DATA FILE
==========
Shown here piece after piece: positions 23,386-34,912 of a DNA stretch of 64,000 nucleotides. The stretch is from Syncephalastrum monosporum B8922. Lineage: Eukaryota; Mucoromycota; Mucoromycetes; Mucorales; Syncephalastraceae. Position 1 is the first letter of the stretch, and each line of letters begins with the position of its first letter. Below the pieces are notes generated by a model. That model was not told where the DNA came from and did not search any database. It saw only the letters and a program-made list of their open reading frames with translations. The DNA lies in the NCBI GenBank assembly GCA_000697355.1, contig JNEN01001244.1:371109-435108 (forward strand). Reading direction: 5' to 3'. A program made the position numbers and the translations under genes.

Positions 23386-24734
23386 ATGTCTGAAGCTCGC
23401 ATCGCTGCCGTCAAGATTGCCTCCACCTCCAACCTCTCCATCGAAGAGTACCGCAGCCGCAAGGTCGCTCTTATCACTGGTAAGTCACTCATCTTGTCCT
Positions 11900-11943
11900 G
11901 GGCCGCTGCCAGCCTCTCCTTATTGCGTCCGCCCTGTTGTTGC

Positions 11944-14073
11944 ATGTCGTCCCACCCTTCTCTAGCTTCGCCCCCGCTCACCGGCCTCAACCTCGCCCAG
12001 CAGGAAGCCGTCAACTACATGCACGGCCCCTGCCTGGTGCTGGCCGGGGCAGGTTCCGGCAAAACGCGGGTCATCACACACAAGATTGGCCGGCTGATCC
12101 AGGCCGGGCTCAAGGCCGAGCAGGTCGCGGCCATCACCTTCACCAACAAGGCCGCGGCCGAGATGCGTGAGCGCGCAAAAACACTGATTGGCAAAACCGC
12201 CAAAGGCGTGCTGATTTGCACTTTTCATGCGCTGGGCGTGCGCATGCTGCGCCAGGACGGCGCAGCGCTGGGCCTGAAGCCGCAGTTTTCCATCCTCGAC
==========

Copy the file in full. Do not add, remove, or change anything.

Shown here piece after piece: positions 23,386-34,912 of a DNA stretch of 64,000 nucleotides. The stretch is from Syncephalastrum monosporum B8922. Lineage: Eukaryota; Mucoromycota; Mucoromycetes; Mucorales; Syncephalastraceae. Position 1 is the first letter of the stretch, and each line of letters begins with the position of its first letter. Below the pieces are notes generated by a model. That model was not told where the DNA came from and did not search any database. It saw only the letters and a program-made list of their open reading frames with translations. The DNA lies in the NCBI GenBank assembly GCA_000697355.1, contig JNEN01001244.1:371109-435108 (forward strand). Reading direction: 5' to 3'. A program made the position numbers and the translations under genes.

Positions 23386-24734
23386 ATGTCTGAAGCTCGC
23401 ATCGCTGCCGTCAAGATTGCCTCCACCTCCAACCTCTCCATCGAAGAGTACCGCAGCCGCAAGGTCGCTCTTATCACTGGTAAGTCACTCATCTTGTCCT
Positions 11900-11943
11900 G
11901 GGCCGCTGCCAGCCTCTCCTTATTGCGTCCGCCCTGTTGTTGC

Positions 11944-14073
11944 ATGTCGTCCCACCCTTCTCTAGCTTCGCCCCCGCTCACCGGCCTCAACCTCGCCCAG
12001 CAGGAAGCCGTCAACTACATGCACGGCCCCTGCCTGGTGCTGGCCGGGGCAGGTTCCGGCAAAACGCGGGTCATCACACACAAGATTGGCCGGCTGATCC
12101 AGGCCGGGCTCAAGGCCGAGCAGGTCGCGGCCATCACCTTCACCAACAAGGCCGCGGCCGAGATGCGTGAGCGCGCAAAAACACTGATTGGCAAAACCGC
12201 CAAAGGCGTGCTGATTTGCACTTTTCATGCGCTGGGCGTGCGCATGCTGCGCCAGGACGGCGCAGCGCTGGGCCTGAAGCCGCAGTTTTCCATCCTCGAC